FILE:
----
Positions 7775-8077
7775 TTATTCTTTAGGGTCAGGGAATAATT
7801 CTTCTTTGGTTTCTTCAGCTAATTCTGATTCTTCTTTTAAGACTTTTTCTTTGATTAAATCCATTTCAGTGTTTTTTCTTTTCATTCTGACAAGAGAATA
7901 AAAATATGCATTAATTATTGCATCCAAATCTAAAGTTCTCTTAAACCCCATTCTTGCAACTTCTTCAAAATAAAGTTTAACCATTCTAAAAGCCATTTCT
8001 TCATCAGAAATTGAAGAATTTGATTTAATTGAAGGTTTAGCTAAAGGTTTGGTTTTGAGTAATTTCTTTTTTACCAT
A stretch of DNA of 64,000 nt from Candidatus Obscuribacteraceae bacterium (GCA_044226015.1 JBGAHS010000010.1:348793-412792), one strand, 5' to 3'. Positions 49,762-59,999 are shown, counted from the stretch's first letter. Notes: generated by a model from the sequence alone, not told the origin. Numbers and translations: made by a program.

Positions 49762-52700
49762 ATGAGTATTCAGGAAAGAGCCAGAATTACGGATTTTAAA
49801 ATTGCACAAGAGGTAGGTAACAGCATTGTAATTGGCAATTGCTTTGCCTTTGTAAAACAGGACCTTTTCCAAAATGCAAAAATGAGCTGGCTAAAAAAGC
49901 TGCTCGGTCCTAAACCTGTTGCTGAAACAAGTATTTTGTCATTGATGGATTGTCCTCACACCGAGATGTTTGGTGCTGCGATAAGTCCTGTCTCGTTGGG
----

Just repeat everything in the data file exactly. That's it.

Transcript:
Positions 7775-8077
7775 TTATTCTTTAGGGTCAGGGAATAATT
7801 CTTCTTTGGTTTCTTCAGCTAATTCTGATTCTTCTTTTAAGACTTTTTCTTTGATTAAATCCATTTCAGTGTTTTTTCTTTTCATTCTGACAAGAGAATA
7901 AAAATATGCATTAATTATTGCATCCAAATCTAAAGTTCTCTTAAACCCCATTCTTGCAACTTCTTCAAAATAAAGTTTAACCATTCTAAAAGCCATTTCT
8001 TCATCAGAAATTGAAGAATTTGATTTAATTGAAGGTTTAGCTAAAGGTTTGGTTTTGAGTAATTTCTTTTTTACCAT
A stretch of DNA of 64,000 nt from Candidatus Obscuribacteraceae bacterium (GCA_044226015.1 JBGAHS010000010.1:348793-412792), one strand, 5' to 3'. Positions 49,762-59,999 are shown, counted from the stretch's first letter. Notes: generated by a model from the sequence alone, not told the origin. Numbers and translations: made by a program.

Positions 49762-52700
49762 ATGAGTATTCAGGAAAGAGCCAGAATTACGGATTTTAAA
49801 ATTGCACAAGAGGTAGGTAACAGCATTGTAATTGGCAATTGCTTTGCCTTTGTAAAACAGGACCTTTTCCAAAATGCAAAAATGAGCTGGCTAAAAAAGC
49901 TGCTCGGTCCTAAACCTGTTGCTGAAACAAGTATTTTGTCATTGATGGATTGTCCTCACACCGAGATGTTTGGTGCTGCGATAAGTCCTGTCTCGTTGGG